Crow Wing County water plan available for public comment
The Crow Wing County Board has set a public hearing April 23 to hear comments on the proposed revision to the Local Comprehensive Water Management Plan.
This proposed revision will replace the 2008 water plan that is set to expire in August. This 10-year plan is unique from past versions for the following reasons:
• It identifies local priority concerns, objectives and actions related to surface and ground water resources.
• It focuses on aquatic invasive species for the first time in plan history.
• It targets specific surface and ground water resources to focus implementation efforts.
• It includes an implementation plan for the Mississippi River.
• It uses a watershed-based, land protection model.
• It includes analysis and maps of all 125 minor watersheds in the county.
Recognizing that water does not follow political boundaries, the state of Minnesota has directed state agencies and local water planners to conduct water planning at a watershed level. A watershed is simply the area that drains to the same body of water.
Of Minnesota’s 81 major watersheds, portions of five are found within Crow Wing County, including the Pine River, Rum River, Crow Wing River, Mississippi River-Brainerd and Mississippi River-Sartell.
Within these major watersheds in Crow Wing County are 125 smaller watershed units, or minor watersheds.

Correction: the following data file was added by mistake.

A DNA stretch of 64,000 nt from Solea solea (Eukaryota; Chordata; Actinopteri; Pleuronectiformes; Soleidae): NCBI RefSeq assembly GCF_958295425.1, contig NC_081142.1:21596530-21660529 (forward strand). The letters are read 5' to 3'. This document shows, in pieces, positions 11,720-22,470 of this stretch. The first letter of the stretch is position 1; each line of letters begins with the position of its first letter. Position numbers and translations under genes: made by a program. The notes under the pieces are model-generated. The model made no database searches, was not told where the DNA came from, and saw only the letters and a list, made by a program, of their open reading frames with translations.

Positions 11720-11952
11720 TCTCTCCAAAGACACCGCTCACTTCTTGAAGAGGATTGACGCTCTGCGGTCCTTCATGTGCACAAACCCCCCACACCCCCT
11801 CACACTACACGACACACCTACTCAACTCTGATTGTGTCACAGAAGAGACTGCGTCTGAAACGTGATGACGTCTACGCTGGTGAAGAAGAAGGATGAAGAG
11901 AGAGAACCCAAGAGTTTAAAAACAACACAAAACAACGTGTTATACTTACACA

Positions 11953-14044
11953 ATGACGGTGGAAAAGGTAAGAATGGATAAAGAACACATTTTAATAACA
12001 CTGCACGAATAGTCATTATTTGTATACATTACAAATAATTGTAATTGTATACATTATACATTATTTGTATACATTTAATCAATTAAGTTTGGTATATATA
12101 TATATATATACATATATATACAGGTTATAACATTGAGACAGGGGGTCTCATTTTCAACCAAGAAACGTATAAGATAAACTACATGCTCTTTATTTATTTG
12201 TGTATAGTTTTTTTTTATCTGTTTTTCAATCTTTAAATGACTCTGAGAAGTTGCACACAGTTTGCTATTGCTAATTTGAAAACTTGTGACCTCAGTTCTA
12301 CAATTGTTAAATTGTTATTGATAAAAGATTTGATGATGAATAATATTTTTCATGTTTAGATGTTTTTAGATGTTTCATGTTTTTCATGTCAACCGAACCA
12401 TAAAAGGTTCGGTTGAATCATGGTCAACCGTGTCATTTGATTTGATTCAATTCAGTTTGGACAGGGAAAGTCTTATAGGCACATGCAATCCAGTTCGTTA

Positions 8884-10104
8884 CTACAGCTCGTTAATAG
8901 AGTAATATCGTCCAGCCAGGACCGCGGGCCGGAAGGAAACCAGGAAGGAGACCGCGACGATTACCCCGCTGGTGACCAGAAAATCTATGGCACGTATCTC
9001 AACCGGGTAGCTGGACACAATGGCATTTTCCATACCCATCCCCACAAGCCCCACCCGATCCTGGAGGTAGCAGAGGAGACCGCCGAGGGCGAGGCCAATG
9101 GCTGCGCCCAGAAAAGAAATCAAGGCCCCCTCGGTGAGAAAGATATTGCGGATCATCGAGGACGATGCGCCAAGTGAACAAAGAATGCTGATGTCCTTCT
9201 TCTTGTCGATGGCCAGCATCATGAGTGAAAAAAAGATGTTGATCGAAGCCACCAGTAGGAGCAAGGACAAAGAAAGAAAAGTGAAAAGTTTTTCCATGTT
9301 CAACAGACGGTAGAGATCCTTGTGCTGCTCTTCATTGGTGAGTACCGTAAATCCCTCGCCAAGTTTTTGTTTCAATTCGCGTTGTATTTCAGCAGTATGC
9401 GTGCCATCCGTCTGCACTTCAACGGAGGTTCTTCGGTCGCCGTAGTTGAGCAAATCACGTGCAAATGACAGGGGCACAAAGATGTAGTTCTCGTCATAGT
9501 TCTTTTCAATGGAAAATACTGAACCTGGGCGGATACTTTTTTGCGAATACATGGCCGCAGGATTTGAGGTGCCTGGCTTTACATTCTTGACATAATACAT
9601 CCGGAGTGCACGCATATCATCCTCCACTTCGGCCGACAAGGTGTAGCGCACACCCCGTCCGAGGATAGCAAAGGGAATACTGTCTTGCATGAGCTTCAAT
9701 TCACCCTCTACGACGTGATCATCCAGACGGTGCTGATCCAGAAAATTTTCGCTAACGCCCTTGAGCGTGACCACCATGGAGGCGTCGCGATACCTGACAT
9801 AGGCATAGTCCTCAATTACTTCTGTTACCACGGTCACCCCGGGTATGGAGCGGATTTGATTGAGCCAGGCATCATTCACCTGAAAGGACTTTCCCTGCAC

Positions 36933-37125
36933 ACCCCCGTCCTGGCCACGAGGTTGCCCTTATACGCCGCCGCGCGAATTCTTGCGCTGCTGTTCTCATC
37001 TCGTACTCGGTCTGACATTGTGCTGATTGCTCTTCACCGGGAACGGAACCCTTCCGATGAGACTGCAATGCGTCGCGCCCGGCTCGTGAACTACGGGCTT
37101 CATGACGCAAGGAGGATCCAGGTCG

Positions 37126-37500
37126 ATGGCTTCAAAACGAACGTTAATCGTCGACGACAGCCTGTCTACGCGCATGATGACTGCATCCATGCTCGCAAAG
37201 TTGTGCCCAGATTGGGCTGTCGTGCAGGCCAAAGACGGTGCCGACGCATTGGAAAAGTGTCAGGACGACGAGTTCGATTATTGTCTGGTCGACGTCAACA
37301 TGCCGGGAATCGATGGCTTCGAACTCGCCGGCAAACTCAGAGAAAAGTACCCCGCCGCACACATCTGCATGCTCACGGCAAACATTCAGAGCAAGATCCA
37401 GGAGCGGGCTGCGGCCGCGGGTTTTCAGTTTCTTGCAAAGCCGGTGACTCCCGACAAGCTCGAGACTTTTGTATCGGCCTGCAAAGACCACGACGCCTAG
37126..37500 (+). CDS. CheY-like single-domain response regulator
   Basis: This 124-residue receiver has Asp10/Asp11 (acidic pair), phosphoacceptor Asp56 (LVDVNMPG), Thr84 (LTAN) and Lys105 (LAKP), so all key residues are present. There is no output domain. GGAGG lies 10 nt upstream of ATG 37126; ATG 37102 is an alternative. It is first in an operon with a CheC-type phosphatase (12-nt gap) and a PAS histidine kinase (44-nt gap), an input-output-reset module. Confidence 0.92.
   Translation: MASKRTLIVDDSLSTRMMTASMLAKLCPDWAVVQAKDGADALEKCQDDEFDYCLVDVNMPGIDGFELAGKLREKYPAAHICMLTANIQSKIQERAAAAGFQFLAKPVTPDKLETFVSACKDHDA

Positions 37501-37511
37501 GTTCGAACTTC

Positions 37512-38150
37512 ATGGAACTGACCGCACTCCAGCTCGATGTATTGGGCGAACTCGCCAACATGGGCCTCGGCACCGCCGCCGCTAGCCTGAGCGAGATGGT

Each minor watershed was classified and mapped by the amount of protected land as well as by various risk factors and water plan priorities. Protected land is defined as land in public ownership as well as lakes, rivers, easements and wetlands on private lands.
Risk factors include land that is converted from a natural, protected state to development, agricultural uses, extractive uses or other disturbed conditions.
Water plan implementation strategies such as aquatic invasive species prevention, storm water management, shoreline buffers, private forest management and agricultural best management practices were prioritized by minor watershed in order to manage limited resources to achieve the highest return on conservation investment.
This watershed-based, land protection model to county water planning is the first of its kind in the state. The proposed water plan can be viewed online at http://crowwing.us/index.aspx?NID=241.